It's certainly true that [tex]F_{B on A} = -F_{A on B}[/tex]. Make sense?
Got yah on that.

Ok, so by definition. of [tex]F_{B on A} = -F_{A on B}[/tex]
The agent acts on A with 12N, then A must act on the agent with 12N, right(neglecting friction)? The force that A imposes on B:
[tex]F_{AonB}=m_{a}a_{acceleration of a}[/tex]
I get it conceptually, but I guess I have trouble representing it mathematically.
 
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  • #6
Doc Al
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Ok, so by definition. of [tex]F_{B on A} = -F_{A on B}[/tex]
That's true not by definition, but by Newton's 3rd law.

The agent acts on A with 12N, then A must act on the agent with 12N, right(neglecting friction)?
That's certainly true, but we don't really care about what happens to the agent of that force in this problem.
The force that A imposes on B:
[tex]F_{AonB}=m_{a}a_{acceleration of a}[/tex]
I get it conceptually, but I guess I have trouble representing it mathematically.
Careful: you mixed up your A's and B's a bit.

Since the only force acting on block B is the force from A, then [tex]F_{A on B}[/tex] is the net force on B. Then [tex]F_{A on B} = m_b a_b[/tex] follows from Newton's 2nd law.

But return to the accelerations for a minute. How does the acceleration of A relate to the acceleration of B? Hint: Use common sense!
 
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  • #7
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The accelerations are going to be the same?
 
  • #8
Doc Al
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The accelerations are going to be the same?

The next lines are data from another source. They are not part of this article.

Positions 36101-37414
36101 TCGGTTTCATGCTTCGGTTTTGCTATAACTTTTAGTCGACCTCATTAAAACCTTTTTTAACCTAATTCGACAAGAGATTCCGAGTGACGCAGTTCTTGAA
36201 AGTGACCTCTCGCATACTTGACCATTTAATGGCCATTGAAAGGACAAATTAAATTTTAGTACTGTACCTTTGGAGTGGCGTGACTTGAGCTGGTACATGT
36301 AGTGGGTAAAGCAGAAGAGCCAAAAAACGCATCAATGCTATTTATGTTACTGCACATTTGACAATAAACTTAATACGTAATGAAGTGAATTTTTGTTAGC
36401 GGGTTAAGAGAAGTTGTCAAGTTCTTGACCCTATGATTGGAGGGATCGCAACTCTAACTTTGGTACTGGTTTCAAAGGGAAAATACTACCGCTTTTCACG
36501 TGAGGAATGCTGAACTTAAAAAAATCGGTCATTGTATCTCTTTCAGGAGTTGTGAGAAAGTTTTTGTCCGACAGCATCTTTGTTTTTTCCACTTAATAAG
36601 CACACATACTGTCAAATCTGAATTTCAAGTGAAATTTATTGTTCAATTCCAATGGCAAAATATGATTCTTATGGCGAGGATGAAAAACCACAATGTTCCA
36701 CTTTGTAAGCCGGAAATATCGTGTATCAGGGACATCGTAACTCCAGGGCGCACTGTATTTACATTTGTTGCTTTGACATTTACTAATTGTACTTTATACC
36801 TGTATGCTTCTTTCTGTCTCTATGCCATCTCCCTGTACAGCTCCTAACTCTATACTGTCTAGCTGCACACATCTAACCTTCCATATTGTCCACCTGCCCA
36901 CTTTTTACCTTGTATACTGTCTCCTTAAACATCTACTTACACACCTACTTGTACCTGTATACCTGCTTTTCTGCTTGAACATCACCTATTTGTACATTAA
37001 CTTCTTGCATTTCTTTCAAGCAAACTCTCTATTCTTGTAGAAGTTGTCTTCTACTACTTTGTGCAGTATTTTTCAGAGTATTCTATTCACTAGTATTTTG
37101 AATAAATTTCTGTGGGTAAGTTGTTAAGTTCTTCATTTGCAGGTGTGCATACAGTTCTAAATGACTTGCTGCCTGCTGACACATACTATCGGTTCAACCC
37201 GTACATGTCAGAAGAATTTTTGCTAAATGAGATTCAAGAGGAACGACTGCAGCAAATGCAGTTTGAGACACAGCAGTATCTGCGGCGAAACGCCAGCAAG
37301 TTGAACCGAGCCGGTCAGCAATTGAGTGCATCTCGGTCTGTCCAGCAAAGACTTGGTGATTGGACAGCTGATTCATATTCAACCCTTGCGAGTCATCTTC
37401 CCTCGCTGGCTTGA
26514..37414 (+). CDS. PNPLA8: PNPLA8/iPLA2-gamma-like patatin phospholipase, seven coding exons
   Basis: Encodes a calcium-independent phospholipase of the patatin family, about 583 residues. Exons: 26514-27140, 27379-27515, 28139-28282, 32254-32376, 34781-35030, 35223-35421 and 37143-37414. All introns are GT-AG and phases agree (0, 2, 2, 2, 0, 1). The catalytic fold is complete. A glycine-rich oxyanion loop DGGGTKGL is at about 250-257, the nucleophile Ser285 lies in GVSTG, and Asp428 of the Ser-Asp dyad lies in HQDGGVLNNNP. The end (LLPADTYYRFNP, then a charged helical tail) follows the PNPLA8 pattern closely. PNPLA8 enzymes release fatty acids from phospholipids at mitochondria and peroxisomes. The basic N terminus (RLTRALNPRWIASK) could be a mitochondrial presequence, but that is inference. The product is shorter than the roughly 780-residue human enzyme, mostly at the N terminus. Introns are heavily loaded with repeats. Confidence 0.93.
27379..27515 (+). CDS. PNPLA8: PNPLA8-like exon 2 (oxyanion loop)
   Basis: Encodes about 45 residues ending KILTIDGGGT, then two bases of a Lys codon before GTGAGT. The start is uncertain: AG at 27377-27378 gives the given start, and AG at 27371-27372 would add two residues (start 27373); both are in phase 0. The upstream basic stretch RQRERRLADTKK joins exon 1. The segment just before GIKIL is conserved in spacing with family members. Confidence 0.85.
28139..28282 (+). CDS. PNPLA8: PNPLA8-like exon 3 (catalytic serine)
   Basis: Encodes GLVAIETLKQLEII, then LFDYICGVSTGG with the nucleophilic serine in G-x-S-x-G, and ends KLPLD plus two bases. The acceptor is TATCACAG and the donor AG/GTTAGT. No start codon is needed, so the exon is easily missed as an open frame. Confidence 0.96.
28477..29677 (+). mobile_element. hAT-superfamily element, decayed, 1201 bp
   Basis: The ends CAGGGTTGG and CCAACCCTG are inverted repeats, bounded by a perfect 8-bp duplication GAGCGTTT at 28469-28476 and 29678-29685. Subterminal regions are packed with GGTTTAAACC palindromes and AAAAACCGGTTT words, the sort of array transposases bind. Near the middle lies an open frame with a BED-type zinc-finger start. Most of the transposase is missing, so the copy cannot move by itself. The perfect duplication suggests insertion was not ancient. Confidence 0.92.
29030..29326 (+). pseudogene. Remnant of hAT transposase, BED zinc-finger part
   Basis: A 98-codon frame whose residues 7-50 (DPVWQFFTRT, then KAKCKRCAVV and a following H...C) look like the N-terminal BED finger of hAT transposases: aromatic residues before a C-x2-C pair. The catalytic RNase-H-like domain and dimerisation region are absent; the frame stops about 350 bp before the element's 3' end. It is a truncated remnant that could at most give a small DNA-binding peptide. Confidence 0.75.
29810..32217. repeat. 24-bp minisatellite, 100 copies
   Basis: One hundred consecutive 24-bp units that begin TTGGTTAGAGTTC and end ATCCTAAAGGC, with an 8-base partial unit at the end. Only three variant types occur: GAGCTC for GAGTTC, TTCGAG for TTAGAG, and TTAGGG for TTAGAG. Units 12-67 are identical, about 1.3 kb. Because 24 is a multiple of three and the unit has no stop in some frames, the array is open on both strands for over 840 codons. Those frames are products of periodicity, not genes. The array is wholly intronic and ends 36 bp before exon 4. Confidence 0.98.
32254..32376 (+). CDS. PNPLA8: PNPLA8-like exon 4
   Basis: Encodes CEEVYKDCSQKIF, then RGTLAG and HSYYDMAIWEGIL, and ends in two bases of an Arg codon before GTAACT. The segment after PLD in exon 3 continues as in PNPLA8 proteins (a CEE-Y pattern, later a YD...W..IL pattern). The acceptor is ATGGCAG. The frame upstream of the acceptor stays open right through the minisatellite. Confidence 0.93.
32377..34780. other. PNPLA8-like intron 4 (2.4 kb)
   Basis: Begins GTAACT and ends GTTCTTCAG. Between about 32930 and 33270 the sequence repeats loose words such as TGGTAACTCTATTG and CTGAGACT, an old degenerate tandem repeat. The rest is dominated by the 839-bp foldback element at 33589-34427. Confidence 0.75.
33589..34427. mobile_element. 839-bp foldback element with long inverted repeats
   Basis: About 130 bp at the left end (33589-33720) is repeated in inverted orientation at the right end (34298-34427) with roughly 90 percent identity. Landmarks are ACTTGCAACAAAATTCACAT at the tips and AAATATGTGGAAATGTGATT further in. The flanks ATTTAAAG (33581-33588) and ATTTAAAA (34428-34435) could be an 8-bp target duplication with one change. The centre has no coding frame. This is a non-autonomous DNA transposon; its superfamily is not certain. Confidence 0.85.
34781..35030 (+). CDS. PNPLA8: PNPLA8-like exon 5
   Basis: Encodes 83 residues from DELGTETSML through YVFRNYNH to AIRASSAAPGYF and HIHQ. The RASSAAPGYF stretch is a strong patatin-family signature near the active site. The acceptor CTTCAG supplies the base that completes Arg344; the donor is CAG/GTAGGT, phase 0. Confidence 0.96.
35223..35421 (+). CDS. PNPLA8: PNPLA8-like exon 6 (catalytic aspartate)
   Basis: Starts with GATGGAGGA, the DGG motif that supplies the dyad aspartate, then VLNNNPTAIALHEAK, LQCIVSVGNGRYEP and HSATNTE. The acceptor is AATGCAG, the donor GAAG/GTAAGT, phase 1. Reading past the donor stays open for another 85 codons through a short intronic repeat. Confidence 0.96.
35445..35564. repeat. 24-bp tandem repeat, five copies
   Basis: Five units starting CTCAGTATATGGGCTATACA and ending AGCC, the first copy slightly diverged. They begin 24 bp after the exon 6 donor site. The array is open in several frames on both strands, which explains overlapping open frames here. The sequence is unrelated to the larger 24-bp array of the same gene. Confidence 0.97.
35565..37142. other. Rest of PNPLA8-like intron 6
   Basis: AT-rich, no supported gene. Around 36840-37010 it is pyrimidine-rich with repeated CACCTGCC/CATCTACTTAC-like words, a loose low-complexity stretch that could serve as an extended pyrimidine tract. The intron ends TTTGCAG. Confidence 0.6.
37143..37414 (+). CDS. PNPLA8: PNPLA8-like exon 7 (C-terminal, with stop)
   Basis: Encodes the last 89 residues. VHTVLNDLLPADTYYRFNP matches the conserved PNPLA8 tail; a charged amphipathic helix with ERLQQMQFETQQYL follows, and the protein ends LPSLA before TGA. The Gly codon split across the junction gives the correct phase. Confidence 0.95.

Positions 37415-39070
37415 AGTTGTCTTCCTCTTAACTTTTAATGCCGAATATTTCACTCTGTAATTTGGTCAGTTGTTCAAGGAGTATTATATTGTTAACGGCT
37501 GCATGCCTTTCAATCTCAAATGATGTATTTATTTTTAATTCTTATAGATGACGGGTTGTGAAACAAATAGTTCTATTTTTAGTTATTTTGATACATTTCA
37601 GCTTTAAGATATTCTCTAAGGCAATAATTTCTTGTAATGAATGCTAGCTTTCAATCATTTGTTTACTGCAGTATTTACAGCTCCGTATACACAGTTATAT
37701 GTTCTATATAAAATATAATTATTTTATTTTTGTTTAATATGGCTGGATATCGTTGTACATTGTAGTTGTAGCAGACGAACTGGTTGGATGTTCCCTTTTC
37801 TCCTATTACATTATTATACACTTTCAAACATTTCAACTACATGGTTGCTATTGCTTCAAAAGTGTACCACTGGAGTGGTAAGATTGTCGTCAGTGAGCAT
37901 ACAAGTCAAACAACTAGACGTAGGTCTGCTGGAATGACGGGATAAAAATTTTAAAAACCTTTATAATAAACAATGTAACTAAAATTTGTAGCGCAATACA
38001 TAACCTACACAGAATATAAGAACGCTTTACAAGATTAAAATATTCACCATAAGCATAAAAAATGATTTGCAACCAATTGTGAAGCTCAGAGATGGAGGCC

You got it.
 
  • #9
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So.
Acceleration is going to be [tex]a=F/m=12N\_div1Kg=12m/s^2[/tex]
[tex]F_{A on B} = m_b a_b= (2kg)(12m\s^2)=12N[/tex]
then this equals [tex]-F_{B on A}[/tex] ?
 
  • #10
Doc Al
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So.
Acceleration is going to be [tex]a=F/m=12N\_div1Kg=12m/s^2[/tex]
That acceleration is incorrect. When you apply Newton's 2nd law to block A, you must use the net force on block A. You just used the applied force of 12 N.

(Note that you can also treat block A and B together as a single system. What's the net force on that system? What's its mass?)
 
  • #11
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ok..
[tex]F_{AB}=(m_{a}+m_{a})a_{AB}[/tex]
The force on A in contact with B is 12N so the net force is 12N.
[tex]a_{AB}=F_{net}divided(m_{a}+m_{b})=4m/s^2[/tex]
 
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  • #12
Doc Al
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Yes, that's the correct value for the acceleration of the blocks. Now you can solve for the force they exert on each other.
 
  • #13
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Thanks Doc...did I really make this problem harder than it really was?
 
  • #14
Doc Al
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did I really make this problem harder than it really was?
Problems often appear much easier after you've figured them out! :smile: